American Pharoah won’t win the Triple Crown–except, update, he did!

Kiss that crown goodbye.
Kiss that crown goodbye.
Image: AP/Peter Morgan
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Update: American Pharoah won the Triple Crown! To understand how exceedingly difficult this accomplishment was in 2015 versus 1978, and why it’s more like a sports record falling than a championship being won, please continue reading below. To gloat about my being wrong, scroll all the way down to find an email address for me.

Or, if American Pharoah does win the Triple Crown, by winning the Belmont Stakes horse race in New York this evening, it will be in huge defiance of the odds, of science, and of the competition.

Here’s why:

The odds

As of 2:30PM this afternoon, gambling odds on American Pharoah are resting at 3-5. If you’re unfamiliar with gambling, the odds continuously shift to balance the number of bettors who are wagering either for or against an outcome, so that the bookies won’t end up having to pay out more money than they earned. 3-5 means gamblers are giving American Pharoah a 62.5% chance of winning. That makes American Pharoah the favorite. And, historically, favorites only win horse races somewhere around 32%-35% of the time.

Fivethirtyeight also has a more in-depth, though out-of-date, analysis of the odds to winning the Triple Crown.


Since the last Triple Crown winner in 1978, the science and biology of horse racing has only gotten more and more complicated. This Wired article contains the details: Everything from giving horses diuretics to jamming glycogen-loading pastes in their mouths has come into racing since the horse Affirmed won the Triple Crown in ’78.

A simple maxim is that complex systems have more points of failure. While trainers are in an arms race to try out the latest and greatest advancements, they also don’t fully understand the effects of the tools they are deploying to make their horses recover faster, or how those tools interact with each other to affect the horse.

They don’t have a lot of chances to figure it out, either. The Kentucky Derby had 18 starters this year, a pretty average number, all wanting a shot at the Triple Crown. Once American Pharoah wins, many of the other horses are dropped out of competition, or at least have their training scaled back, because there’s no point anymore.  That happens every single year. Fewer shots at figuring out how to get a horse from 1 win to 3 leads to fewer results by which to measure the correct usage of all those ever-changing scientific advances. And of course, every horse responds differently.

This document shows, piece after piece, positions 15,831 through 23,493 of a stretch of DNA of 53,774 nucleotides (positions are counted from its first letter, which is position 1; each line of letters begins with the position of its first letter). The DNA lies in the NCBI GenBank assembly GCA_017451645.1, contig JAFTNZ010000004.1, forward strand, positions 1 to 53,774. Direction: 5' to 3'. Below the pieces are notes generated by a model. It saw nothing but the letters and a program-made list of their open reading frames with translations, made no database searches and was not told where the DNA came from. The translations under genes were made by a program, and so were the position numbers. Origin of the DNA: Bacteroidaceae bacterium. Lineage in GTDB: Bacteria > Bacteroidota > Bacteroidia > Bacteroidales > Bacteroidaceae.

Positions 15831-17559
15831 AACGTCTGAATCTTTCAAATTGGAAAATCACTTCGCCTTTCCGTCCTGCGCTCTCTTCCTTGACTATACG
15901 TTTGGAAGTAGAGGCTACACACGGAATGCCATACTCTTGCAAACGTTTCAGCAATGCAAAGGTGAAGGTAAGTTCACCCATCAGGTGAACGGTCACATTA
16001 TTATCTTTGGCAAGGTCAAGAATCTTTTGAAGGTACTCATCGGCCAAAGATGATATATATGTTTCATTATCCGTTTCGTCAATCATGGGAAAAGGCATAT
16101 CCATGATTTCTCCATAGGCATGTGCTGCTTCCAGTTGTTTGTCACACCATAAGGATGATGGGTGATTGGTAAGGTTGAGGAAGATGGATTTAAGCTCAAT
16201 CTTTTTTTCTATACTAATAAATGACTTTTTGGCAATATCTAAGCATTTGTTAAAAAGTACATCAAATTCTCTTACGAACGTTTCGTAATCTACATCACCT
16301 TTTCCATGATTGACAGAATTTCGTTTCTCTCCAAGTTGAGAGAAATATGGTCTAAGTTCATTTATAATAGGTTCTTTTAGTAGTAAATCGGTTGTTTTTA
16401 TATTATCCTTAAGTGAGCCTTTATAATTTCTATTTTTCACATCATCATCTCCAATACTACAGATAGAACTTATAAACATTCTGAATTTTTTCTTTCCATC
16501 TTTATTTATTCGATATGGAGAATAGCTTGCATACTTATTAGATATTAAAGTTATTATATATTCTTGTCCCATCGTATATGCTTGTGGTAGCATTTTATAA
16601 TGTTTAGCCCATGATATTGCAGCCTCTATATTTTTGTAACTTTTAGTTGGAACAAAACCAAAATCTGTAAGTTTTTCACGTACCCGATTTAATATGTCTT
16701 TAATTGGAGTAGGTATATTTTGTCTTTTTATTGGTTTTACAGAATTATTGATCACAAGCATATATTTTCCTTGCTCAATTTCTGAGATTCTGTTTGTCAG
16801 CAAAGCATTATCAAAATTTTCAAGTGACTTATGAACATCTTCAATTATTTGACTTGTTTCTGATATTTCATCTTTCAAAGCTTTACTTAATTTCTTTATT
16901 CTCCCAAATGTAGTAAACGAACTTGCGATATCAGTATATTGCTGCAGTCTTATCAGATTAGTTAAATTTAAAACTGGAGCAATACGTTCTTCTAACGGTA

The competition

This one is simple: fresh horses. American Pharoah has to race against fresh competition that hasn’t endured his grueling schedule. How is that fair? The championship of every sport that involves humans is based on the premise that every team or individual had to take a near-identical path to the end.

Some leagues, like the NFL, give the best teams a first-round bye, but whether that is an advantage is hotly debated. Many fans, coaches, and players fear that bye-weeks leave teams rusty and less-ready than the competition. But for a horse, who has been properly trained to run flat-out, there’s no debate: rest is the most important factor in race preparation.

Am I an idiot if American Pharoah wins?

That’s for you readers to decide. But one thing that I’m certain of is that part of the reason there hasn’t been a Triple Crown winner since 1978 is that it has become a more difficult feat. Nothing stays the same. The net effect of all these incremental changes to training and preparation for 3 races over the course of nearly 40 years could just be that a previously attainable goal is now impossible. That puts the Triple Crown up there with the .400 batting average, 56-game hitting streak, and 30-win pitcher in baseball as a record that may simply be unbreakable.

The Triple Crown isn’t a single achievement. It’s more like a record. Finishing times have stayed pretty consistent for a century. So winning it is not about the limits of horse physiology, or a mental breakthrough like when Roger Bannister first ran a 4-minute mile, but about the conditions of the competition. In baseball, the home run record stood for so long because conditions remained relatively static until performance-enhancing drugs became popular. Unless conditions change in horse-racing, another horse won’t win the Triple Crown.

If American Pharoah does win today, now you know why it should stand as the greatest Triple Crown victory of all time.